My daughter-in-law doesn’t seem to recognize the benefits of eating fruits and vegetables for herself or her family. How can I get her to use them?
Many factors influence the use of different foodstuffs. Such factors transcend mere statements as to relative benefits. The determinants of health extend into an individual’s background, the community and region where they live, and perceptions.
An interesting study in North Carolina, United States, that surveyed more than 2,479 adults—many of whom were overweight—found a complex web of underpinning beliefs and behaviors. Barriers to eating fruits and vegetables include food preferences perhaps built up in childhood, fatigue of taste buds for certain foods, stress, and a lack of meal planning. A person’s health status, age, or financial capability also may affect the daily ideal consumption of five or more fruits and vegetables a day.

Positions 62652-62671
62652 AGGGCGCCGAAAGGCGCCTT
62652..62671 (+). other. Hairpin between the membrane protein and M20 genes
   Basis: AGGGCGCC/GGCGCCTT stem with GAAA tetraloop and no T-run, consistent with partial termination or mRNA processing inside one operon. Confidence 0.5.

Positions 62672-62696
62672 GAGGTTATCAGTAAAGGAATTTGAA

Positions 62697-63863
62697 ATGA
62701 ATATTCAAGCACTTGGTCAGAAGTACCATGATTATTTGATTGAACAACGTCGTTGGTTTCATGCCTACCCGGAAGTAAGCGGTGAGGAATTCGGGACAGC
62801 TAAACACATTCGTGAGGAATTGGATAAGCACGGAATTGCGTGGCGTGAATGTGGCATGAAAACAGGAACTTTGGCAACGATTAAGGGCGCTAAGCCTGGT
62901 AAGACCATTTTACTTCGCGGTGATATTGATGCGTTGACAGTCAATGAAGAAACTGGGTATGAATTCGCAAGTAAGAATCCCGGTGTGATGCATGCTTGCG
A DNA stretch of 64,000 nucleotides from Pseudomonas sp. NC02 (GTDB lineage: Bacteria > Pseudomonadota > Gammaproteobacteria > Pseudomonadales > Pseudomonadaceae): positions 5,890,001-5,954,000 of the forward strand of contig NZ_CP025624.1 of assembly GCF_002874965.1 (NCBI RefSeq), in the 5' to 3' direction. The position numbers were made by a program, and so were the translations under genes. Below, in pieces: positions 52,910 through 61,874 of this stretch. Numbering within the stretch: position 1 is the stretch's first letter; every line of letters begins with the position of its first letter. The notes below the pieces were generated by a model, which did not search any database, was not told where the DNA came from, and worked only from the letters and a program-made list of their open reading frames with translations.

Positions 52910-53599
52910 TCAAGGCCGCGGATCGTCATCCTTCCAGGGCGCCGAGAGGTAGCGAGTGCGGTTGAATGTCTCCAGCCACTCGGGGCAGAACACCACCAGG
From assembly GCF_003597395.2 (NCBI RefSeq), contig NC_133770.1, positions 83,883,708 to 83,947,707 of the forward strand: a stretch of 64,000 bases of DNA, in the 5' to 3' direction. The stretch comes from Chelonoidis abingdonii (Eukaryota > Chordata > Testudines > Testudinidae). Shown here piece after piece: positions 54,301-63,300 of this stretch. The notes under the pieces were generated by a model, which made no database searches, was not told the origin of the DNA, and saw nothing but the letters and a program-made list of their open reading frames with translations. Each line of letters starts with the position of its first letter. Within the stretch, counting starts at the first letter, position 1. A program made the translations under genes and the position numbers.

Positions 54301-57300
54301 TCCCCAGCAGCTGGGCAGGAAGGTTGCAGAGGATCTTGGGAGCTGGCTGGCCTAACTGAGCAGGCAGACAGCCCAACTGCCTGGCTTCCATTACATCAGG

It helps if home gardens or low-cost foods at farm stands are available, and childhood exposure to fruits and vegetables is very important.
If you find it difficult to influence your daughter-in-law, be aware that the resistance also could be a result of your efforts to change her habits or a perception of “interference.” Instead, when the grandchildren come to your house, make “fantastic” fruit delights in order to entice them to eat delicious berries, fruits, and veggies. Always buy good quality produce, and make the dishes palatable. Example rather than promotion is more persuasive.